Craft Beer

Craft Beer – A Tidbit of History

If you are a history buff and a beer enthusiast, you probably already know that beer has been around since before Christ. In fact, the first evidence of actual brewing was found on a tablet that praised the Sumerian Beer Goddess titled A “Hymn to Ninkasi” dating back to 1800 BC. Over the centuries the process of brewing beer has become an art or craft. And today there are thousands of breweries. In the united states alone, there are over 7000 craft breweries which include brewpubs, and microbreweries.

Beer Facts Through History

580 – Saint Arnold of Metz aided in helping to end a plague by persuading people that beer was better for them to drink than water because water was impure.

1573 – A beer “purity law” was created in Bavaria, still in effect today, stating that beer could only be made with water, barley and hops. This law was later adjusted to add that both yeast and wheat were permitted.

1716 – The Wayside Inn Tavern opened. Located in Sudbury Massachusetts, the Wayside Inn is the oldest Operating inn in the United states. The Inn is recognized by Longfellow in his book Tales of a Wayside Inn.

1842 – Schaefer Brewing Company was founded. Schaefer Brew Co is said to be the home of the oldest American lager and is still operating today but is now owned by Pabst.

1919-1933 – Prohibition outlawed all sales of alcohol in the United states, which formed the 18th Amendment. The Amendment was later adjusted in 1933 allowing the sale of beer with a 3.2% alcohol level. In 1933 the 24st Amendment repealed the 18th Amendment.

1957 – Michal Jackson noted as the Beer Hunter, had his first beer in Yorkshire. He later wrote the book “The World Guide to Beer” which is said to be a major inspiration for the worlds “beer revolution.”

1965 – Anchor, became the first modern craft brewery.

1982 – Cascade Hops was developed and released in 1972. This was a pivotal moment for brewers in America as Cascade hops became the aroma and flavor for beer in the United States.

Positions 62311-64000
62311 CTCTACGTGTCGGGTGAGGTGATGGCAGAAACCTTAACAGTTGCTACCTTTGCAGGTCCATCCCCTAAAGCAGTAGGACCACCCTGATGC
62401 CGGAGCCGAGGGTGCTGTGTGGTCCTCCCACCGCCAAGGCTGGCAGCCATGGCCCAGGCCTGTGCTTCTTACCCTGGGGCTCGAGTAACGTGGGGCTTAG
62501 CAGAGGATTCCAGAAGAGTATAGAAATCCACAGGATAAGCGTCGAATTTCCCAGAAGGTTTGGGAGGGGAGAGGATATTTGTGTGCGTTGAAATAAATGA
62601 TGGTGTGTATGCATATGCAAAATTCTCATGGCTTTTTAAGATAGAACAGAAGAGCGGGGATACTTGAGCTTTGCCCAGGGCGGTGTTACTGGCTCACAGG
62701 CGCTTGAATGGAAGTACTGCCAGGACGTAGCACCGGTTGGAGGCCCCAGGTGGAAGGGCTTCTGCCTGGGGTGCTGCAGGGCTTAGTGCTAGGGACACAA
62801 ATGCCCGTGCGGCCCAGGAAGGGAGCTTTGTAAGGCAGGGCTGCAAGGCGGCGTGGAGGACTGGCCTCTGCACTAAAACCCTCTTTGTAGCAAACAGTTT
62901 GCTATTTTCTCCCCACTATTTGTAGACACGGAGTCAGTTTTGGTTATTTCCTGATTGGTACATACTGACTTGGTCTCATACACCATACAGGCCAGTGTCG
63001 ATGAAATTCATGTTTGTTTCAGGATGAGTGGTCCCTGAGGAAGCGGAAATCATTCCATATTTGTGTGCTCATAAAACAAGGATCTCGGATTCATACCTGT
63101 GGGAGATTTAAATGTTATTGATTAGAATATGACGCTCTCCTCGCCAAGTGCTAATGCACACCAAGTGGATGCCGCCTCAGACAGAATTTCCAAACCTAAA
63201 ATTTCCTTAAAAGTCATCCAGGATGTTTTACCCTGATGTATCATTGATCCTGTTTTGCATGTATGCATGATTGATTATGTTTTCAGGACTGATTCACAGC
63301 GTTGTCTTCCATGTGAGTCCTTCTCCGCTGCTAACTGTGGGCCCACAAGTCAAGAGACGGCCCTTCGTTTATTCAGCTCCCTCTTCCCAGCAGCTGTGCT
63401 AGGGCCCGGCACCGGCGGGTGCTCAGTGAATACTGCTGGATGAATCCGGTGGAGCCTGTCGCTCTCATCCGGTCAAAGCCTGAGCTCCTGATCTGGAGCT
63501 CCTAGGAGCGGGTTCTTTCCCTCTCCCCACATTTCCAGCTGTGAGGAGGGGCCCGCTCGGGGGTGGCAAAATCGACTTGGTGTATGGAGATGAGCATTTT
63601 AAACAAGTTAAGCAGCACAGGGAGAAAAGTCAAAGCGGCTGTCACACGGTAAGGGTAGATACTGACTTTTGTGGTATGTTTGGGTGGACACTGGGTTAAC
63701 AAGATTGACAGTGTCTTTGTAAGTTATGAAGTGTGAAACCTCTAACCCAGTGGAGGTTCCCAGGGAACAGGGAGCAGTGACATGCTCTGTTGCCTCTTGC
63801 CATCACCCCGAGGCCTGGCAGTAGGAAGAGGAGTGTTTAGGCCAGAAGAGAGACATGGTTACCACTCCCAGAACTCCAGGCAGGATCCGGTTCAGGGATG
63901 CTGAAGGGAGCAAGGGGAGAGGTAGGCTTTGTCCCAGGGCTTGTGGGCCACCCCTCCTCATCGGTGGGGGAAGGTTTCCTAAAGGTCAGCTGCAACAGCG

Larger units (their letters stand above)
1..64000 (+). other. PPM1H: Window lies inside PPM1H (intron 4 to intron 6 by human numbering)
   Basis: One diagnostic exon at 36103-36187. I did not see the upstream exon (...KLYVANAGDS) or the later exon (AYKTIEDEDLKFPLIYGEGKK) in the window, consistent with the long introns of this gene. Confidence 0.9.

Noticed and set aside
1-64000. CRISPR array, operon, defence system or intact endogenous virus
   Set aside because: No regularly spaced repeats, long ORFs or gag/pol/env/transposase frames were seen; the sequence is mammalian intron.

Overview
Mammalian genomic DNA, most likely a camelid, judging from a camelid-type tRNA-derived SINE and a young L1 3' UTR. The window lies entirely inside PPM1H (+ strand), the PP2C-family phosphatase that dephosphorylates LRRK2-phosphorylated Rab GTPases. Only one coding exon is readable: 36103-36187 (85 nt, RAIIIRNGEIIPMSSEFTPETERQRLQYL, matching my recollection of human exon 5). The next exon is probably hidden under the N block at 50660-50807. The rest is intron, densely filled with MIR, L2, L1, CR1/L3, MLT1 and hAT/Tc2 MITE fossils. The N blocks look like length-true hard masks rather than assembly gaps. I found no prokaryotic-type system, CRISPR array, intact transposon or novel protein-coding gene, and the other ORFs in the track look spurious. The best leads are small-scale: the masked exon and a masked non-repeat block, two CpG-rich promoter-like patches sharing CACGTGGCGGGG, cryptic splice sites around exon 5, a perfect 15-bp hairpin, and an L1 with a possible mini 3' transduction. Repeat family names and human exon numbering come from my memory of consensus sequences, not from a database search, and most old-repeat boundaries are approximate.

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craft beer stout lees summit

Stout

Welcome to the “Dark Side”.  Stout is complex, rich and heady and varies in taste based on how dry or sweet it is.  Dry stout has an appetizing and quenching flavor, where as sweet stout is well rounded and silky in taste.  Stout is for the connoisseur that loves hints of sweet and bitter such as molasses, licorice, chocolate and coffee.
craft beer pale ale lees summit

Pale Ale

For the craft beer connoisseur that has a taste for robust, crisp and fruitful flavors.  This delicious style of beer is spot on!  Pale ale is a beautiful shade of pale copper and will not overpower you with a strong hoppy flavor.  The fruity flavor will delight your taste buds!  Pale ale has a smooth and well balanced flavor that is perfect year round.
craft beer lees summit lager

Lager

Clean and crisp is the flavor profile of a good Lager.  If you are in the mood for a beer that is refreshing on a hot day or even a cold day, Lager is the perfect choice!  Lager ranges in color and can be a beautiful amber brown to a light straw.  Lagers tend to have a more hoppy or malty flavor and are medium to light in body.

A Microbrewery is Born

In the ’70s the hobby of craft brewing started to become popular and thousands of enthusiasts began to create their own home brew. The majority of were hobbyists that made beer for themselves, family and friends. Then in 1976, the first microbrewery was born. The New Albion Brewery located in Sonoma California was created by entrepreneur Jack McAuliffe. McAuliffe was intrigued by the different flavors of beer around the world and was inspired to create is own. Although New Albion Brewery was only open for 6 years, the craft beer trend was on its way to becoming a major player in America.